There’s little disagreement that the optimal treatment for mental maladies involves a combination of drugs and talk therapy. Psychiatrists have been trained both in psychopharmacology and in psychotherapy, and most individuals gravitate toward dominance in one area or the other. In the olden days of psychiatry, the “gods” of the profession were the psychoanalysts, who listened to patients almost daily for years and years. An anthropologist, and daughter of a psychiatrist, T.H. Luhrmann, has written a fascinating book about the current state of psychiatry, Of Two Minds: The Growing Disorder in American Psychiatry. While we found several chapters tedious, we became absorbed in the story of inadequate physician training, and the lack of funds for talk therapy in a managed care world. In the course of her several years of fieldwork, the training of new psychiatrists focused almost exclusively on psychopharmacology, and the attempted repair of damaged brains rather than gaining insight into individuals. Here’s a sample from toward the end of the book on some of the moral issues remaining to be addressed: “We also need, however, to make a moral decision, which is whether to understand such people only as the detritus of a broken brain or also as people whose suffering implicates us, whose struggles are resonant with our struggles, who are located in a particular culture, and whose complexity and depth demand that we see their suffering as engaged in the struggle to be decent, responsible people. We are so tempted to see ourselves as fixable, perfectible brains. But the loss of our souls is a high price to pay.” An Executive Times subscriber recommended this book to us, and we’re pleased to pass a recommendation along to other readers. If you have any interest at all in psychiatry, you’ll find this book disturbing and fascinating.
Another Path Across the Chasm
If you enjoyed reading Geoffrey Moore’s Crossing the Chasm, you may also enjoy Malcolm Gladwell’s The Tipping Point: How Little Things Can Make a Big Difference. While Moore focused on technology products, Gladwell provides a construct for examining the pace of social change. Gladwell proposes that there are three rules that cause a change to accelerate: the Law of the Few; the Stickiness Factor; and the Power of Context. We turned pages quickly as we learned about the few people Gladwell calls “connectors,” who call trends to the attention of a wide range of acquaintances. Others called “mavens” enjoy helping others by sharing their expertise and pointing the rest of us toward new developments. “Salesmen” are natural persuaders who lead the rest of us to embrace change. The stickiness factor teaches that there’s a simple way to package information that, under the right circumstances, can make it irresistible. Gladwell says, “All you have to do is find it.” That’s where context rules, and momentum pushes a social change over the tipping point. “In the end, Tipping Points are a reaffirmation of the potential for change and the power of intelligent action. Look at the world around you. It may seem like an immovable, implacable place. It is not. With the slightest push-in just the right place-it can be tipped.” Mildly recommended.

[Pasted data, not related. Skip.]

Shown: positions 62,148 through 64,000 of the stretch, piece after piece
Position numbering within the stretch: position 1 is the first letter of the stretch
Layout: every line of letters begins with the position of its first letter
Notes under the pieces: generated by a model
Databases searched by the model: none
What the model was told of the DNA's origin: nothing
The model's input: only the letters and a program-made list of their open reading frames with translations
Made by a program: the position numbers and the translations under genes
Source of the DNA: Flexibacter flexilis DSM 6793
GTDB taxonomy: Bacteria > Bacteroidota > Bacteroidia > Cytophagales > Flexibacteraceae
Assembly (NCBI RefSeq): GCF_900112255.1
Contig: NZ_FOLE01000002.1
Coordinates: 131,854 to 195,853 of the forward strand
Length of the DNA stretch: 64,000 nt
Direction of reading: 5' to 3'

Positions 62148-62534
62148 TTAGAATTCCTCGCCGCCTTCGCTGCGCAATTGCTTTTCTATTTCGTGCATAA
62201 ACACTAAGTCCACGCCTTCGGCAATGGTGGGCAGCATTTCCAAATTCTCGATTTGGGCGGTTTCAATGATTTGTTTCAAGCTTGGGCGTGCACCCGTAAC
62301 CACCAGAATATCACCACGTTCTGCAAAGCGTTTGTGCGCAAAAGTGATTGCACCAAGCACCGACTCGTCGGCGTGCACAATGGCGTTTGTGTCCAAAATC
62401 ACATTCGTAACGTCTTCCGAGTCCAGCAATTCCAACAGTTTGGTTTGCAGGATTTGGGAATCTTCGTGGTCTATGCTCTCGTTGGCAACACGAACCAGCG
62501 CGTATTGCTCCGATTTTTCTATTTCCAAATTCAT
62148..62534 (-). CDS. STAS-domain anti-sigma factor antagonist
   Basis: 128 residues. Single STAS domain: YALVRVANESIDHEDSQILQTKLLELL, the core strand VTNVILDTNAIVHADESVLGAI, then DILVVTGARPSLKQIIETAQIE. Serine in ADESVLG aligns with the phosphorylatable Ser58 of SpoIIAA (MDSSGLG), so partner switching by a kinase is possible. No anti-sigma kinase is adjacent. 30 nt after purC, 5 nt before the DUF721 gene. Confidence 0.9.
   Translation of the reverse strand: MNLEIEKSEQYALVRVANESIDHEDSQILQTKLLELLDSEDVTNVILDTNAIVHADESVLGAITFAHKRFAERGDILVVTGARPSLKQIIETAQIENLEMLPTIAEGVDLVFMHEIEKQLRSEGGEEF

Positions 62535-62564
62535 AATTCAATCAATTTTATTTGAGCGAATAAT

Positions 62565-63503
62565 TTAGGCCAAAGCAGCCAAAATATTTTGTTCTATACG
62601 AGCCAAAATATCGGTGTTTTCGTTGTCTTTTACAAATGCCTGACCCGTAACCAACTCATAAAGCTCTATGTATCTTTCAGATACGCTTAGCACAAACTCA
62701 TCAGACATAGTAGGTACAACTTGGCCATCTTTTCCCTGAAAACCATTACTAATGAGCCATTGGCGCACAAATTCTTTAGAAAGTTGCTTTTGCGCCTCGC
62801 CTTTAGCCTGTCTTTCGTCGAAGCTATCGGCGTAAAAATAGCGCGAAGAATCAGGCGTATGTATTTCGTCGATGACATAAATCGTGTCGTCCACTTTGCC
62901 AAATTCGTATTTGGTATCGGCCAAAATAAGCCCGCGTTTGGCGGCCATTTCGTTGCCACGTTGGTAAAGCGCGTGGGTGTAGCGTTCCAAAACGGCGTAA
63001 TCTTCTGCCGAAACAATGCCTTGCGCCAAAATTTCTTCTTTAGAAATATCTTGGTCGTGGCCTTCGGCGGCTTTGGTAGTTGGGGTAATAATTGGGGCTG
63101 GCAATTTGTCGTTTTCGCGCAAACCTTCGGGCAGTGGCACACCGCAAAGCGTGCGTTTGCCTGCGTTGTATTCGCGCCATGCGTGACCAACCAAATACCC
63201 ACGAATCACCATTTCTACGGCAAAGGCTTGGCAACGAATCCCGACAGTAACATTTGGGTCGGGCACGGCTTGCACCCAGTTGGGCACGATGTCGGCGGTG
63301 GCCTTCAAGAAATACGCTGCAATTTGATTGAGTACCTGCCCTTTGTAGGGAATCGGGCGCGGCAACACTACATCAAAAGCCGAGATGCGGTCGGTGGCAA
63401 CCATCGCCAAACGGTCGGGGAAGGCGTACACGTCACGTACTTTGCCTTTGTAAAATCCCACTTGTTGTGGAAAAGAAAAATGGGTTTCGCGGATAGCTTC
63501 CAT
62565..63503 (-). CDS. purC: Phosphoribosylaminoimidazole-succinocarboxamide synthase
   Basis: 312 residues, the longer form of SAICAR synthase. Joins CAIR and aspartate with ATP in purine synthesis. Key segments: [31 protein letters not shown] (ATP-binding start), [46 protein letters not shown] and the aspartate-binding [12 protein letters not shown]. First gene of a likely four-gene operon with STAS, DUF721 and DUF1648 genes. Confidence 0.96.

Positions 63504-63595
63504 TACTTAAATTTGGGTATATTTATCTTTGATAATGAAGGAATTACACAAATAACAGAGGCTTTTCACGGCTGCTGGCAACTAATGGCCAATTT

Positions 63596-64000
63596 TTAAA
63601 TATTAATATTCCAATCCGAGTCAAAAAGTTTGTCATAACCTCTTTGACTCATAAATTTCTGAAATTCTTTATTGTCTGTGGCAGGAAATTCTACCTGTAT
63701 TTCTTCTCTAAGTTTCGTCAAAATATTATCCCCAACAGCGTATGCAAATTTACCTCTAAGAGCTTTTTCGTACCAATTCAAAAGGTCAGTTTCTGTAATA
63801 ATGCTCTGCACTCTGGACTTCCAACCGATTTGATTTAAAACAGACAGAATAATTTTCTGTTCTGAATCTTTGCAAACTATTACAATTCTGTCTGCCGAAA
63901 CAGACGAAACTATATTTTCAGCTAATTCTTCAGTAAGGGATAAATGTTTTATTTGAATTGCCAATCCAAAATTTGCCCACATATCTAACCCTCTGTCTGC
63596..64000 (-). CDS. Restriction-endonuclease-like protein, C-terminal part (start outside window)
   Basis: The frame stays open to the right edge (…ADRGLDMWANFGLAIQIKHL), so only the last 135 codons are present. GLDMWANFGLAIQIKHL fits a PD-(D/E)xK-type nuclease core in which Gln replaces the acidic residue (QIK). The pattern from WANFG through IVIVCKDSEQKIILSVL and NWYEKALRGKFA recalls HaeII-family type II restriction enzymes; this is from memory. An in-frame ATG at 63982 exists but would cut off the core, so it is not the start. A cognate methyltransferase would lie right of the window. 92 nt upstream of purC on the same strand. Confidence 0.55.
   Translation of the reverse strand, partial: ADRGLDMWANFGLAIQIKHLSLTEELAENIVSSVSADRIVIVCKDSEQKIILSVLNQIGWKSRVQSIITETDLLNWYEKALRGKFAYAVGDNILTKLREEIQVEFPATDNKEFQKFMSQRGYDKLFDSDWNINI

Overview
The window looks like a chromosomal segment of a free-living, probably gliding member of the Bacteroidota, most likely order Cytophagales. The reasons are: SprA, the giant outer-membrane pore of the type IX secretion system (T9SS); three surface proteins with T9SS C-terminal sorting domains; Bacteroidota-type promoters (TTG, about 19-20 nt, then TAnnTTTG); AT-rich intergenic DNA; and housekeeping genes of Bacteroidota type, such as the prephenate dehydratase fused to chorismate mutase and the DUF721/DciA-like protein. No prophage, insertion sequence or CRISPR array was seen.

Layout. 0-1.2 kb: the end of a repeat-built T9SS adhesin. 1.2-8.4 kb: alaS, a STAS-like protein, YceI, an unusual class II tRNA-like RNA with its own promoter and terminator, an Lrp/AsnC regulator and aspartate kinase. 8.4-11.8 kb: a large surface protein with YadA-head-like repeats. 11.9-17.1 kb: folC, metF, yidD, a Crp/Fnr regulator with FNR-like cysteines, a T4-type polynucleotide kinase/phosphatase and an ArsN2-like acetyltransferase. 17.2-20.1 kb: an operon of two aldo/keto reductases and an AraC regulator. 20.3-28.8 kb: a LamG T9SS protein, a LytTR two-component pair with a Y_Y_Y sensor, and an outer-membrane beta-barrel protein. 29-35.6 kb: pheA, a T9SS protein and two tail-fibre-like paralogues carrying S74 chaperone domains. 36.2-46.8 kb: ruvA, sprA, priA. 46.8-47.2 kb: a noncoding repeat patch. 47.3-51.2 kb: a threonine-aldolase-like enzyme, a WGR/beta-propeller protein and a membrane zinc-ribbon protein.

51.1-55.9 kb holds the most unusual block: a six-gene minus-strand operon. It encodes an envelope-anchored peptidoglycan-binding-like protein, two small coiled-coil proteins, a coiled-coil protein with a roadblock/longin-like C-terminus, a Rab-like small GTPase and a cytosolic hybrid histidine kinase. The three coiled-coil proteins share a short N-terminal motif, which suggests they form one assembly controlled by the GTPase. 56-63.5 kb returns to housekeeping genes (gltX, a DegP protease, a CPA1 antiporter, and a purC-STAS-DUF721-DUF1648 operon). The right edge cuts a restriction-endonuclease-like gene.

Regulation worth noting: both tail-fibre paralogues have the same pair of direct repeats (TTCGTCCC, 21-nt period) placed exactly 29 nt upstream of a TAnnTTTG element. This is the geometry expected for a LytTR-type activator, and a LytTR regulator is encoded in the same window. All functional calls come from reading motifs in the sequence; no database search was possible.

ã 2000 Hopkins and Company, LLC. Executive Times is published monthly by Hopkins and Company, LLC at the company’s office at 723 North Kenilworth Avenue, Oak Park, Illinois 60302. Subscription rates for first class mail delivery of the print version are $60.00 per year (12 issues). E-mail subscriptions are $30.00 per year. Single issues: $10.00 print; $5.00 electronic. To subscribe, sign up at www.hopkinsandcompany.com/subscribe.html, send an e-mail to , call (708) 466-4650, or fax to (708) 386-8687. For permission to photocopy or e-mail Executive Times, call (708) 466-4650 or e-mail to . We will send sample copies if requested. The company’s website at contains the archives of back issues beginning in the month after the issue date.